The April 2017 edition of Seattle Magazine includes a savvy editorial piece on in-city condominiums, or perhaps the lack thereof. Reporter Elain Porterfield tapped Dean Jones, President and CEO of Realogics Sotheby’s International Realty among other market experts on the conundrum of high demand for housing yet surprisingly little condominium development. She asks outright “Why is there a condo shortage?”.
“The bottom line is really about the bottom line,” said Jones. “High rents and low capitalization rates (the amount of return that an investor gets on their investment capital) has made the business of building apartment buildings highly profitable without the costs or complexities of selling condominiums. If a developer could build a 400-unit tower and sell it to one institutional investor for similar profits as selling to 400 individual homeowners and sidestep ongoing construction defect liability, that’s going to win the debate – especially as rents have been rising by nearly 50-percent in the past seven years.”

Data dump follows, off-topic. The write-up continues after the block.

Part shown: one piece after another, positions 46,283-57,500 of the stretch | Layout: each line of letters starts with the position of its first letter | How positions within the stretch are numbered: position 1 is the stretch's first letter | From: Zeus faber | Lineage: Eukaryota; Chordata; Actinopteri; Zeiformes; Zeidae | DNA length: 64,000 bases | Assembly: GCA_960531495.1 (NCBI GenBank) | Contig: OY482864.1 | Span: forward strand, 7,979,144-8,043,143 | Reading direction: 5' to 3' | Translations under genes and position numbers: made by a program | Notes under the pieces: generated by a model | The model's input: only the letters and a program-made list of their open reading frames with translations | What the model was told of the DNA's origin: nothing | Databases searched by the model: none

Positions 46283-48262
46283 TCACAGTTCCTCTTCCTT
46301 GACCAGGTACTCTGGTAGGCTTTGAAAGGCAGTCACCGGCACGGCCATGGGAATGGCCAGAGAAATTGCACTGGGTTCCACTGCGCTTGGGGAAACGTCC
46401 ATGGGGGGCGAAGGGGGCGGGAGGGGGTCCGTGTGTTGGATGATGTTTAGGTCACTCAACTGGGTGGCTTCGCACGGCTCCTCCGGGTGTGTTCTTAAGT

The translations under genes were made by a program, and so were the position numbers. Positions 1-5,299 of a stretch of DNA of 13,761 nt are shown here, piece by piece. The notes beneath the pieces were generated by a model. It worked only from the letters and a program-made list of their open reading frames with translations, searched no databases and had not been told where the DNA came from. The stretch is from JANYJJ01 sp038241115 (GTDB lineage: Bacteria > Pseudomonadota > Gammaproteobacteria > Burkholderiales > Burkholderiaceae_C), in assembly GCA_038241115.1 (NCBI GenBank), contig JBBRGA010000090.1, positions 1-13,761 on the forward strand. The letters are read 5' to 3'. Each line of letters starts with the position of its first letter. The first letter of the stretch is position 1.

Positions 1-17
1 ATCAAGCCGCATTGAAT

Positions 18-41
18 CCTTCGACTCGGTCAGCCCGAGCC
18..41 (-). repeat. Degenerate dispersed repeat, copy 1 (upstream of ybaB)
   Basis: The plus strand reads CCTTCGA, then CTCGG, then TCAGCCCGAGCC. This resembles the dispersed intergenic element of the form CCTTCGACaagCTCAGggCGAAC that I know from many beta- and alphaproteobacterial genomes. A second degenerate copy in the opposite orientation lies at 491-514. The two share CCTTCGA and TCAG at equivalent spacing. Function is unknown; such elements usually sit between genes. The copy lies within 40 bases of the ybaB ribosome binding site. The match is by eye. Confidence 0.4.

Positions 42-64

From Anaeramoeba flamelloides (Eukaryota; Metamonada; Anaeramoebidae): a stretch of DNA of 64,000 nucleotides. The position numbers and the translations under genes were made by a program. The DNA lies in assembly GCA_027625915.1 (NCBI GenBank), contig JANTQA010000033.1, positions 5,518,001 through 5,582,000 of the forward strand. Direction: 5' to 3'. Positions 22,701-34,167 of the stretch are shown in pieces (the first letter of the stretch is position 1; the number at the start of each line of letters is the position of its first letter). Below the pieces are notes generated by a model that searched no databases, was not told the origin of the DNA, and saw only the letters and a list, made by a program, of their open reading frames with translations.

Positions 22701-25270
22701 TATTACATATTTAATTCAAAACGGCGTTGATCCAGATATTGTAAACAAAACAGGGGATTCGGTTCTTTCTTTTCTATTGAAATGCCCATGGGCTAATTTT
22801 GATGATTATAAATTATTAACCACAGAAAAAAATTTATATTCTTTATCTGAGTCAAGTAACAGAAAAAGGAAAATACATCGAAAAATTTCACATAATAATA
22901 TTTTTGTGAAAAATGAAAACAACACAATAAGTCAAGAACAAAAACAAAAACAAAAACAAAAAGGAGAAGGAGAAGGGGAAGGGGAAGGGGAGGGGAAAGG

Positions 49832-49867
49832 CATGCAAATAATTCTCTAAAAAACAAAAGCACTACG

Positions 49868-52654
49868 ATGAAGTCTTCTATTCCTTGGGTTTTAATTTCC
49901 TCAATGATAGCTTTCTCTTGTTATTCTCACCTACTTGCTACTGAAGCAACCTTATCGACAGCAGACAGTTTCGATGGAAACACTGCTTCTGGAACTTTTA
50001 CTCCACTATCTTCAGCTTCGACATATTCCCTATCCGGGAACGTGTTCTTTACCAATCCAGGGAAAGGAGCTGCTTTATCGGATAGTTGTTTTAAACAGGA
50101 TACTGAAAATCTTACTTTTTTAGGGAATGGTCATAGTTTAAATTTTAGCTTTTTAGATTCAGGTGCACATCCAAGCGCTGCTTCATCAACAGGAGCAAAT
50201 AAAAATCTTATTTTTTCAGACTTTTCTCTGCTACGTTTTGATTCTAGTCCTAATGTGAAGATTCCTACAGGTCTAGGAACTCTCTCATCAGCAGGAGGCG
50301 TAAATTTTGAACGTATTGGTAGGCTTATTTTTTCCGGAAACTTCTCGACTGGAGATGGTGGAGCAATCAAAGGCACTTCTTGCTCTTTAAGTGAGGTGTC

Within the article, Jones was quoted as saying “These developers aren’t in public service” – suggesting that most will seek the highest returns with the lowest risk. However, NEXUS was called out as a “rare” development given that Burrard Group, developer of the 382-unit condominium tower decided early on to offer the iconic building for individual homeownership instead of the temptations for rent. Thus, it was of little surprise when the units were offered for reservation last year that eager buyers lined down the block for an opportunity to reserve a home and the same thing occurred last weekend when 75-percent of the 382 homes at NEXUS were sold.
The graphic below illustrates the phenomenon where effectively no new construction condominiums were delivered in downtown Seattle between 2010 and 2015. Even if all the potential projects being monitored in the pipeline are delivered between 2015 and 2020 the total supply will still be less than the last condo boom between 2005 and 2010.